Temple town of Kanchipuram
The man must have been in his late forties or early fifties. However, the silvery gray hair that adorned his head and most part of his face, made him look older than his years. He sat hunched over a beam, which extended into a handloom. The fan on the roof of the rickety room whirred noisily generating a rush of hot air, but the room was still cool compared to the blazing heat outside. We were in the temple town of Kanchipuram near Chennai in Southern India and it was a hot summer afternoon.
Kanchipuram is a temple town in Tamil Nadu, India which is known for Kanchipuram silk sarees. This historical town is at a distance of around 72 kilometers from Chennai. It was the capital city of erstwhile Pallava dynasty.
After a sumptuous breakfast in the cool environs of the Regency by GRT Hotels, Kanchipuram where we had our temporary digs, it was time to venture out into the town and explore the secrets of the famous Kanjeevaram silk sarees as well as the historic and heritage temples.
For the Lure of Silk
So there we were looking in awe at the makings of what would ultimately be an exquisite silk saree that would probably be worn by a blushing bride on her wedding day. The surroundings contrasted with the grandeur that the finished saree would assume. The man with the gray hair continued to focus on his work as he laboriously and slowly weaved magic from his hands. The intricate and stunning design that could be visible in the “work in progress”, saree was a silent testimony the single-minded concentration and skill of the weaver. Twenty to Twenty-five days of hard work would culminate with a finished product in the form of a saree. For us, that was definitely back breaking work, which would definitely take a toll of the weavers.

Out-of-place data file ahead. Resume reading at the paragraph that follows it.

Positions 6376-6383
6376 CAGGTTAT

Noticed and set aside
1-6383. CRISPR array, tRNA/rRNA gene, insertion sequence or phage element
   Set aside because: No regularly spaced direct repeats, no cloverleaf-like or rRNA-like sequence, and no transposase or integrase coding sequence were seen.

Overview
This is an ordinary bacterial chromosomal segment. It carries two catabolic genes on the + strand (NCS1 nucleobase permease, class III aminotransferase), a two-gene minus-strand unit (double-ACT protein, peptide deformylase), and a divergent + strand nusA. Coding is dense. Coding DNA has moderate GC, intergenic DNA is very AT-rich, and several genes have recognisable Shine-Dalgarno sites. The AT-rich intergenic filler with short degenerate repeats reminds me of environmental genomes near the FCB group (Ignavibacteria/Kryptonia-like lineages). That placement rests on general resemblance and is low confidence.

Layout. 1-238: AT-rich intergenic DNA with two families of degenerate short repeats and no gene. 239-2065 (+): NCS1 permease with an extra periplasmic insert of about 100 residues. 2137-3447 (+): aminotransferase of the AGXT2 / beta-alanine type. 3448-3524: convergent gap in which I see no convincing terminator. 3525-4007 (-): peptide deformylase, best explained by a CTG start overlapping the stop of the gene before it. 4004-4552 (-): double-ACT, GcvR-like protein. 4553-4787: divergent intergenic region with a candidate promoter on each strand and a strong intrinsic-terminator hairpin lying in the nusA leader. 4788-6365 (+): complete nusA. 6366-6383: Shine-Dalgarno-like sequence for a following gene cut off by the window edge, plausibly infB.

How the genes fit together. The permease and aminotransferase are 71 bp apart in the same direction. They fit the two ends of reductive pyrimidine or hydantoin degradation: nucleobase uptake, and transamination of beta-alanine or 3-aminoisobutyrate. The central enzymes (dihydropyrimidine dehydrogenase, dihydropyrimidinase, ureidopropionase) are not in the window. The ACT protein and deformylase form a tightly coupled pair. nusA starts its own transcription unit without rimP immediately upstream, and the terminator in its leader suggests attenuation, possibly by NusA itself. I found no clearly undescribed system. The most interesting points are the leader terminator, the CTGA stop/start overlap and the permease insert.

As we looked at the myriad colored silk yarn wound over the loom, waiting for the magic of the weaver to transform them into stunning works of textile art, our minds took off on a tangent to how the silk yarn found its way to the weaving facility.
The silk is actually the fibre that insect larvae produce to generate cocoons in which they are ensconced for some time. Silk is produced by separating the worms from the cocoons in which process the worms die. The silk required for a single saree is generated by about a 1000 silk worms. There has been some awareness and concern for the silk worms whose lives are sacrificed at the altar of fashion and style. This has led to an alternate and non-violent method of silk production which is aptly known as Ahimsa(Non-Violence) or Peace Silk. This method which derives from the principle of Ahimsa of Mahatma Gandhi ensures that the silk is recovered after the worm has broken the cocoon and flown. The method does involve more time than the traditional method of boiling the cocoons in hot water before they break. Also, the amount of silk which is recovered in the Ahimsa method is lesser than the traditional method. Needless to say, the environment-friendly Ahimsa Silk is more expensive than traditional silk. It is heartening to note that this silk too is gaining popularity and in fact, James Cameron’s wife Suzy wore a blue gown made of Ahimsa Silk to the Oscars in 2010!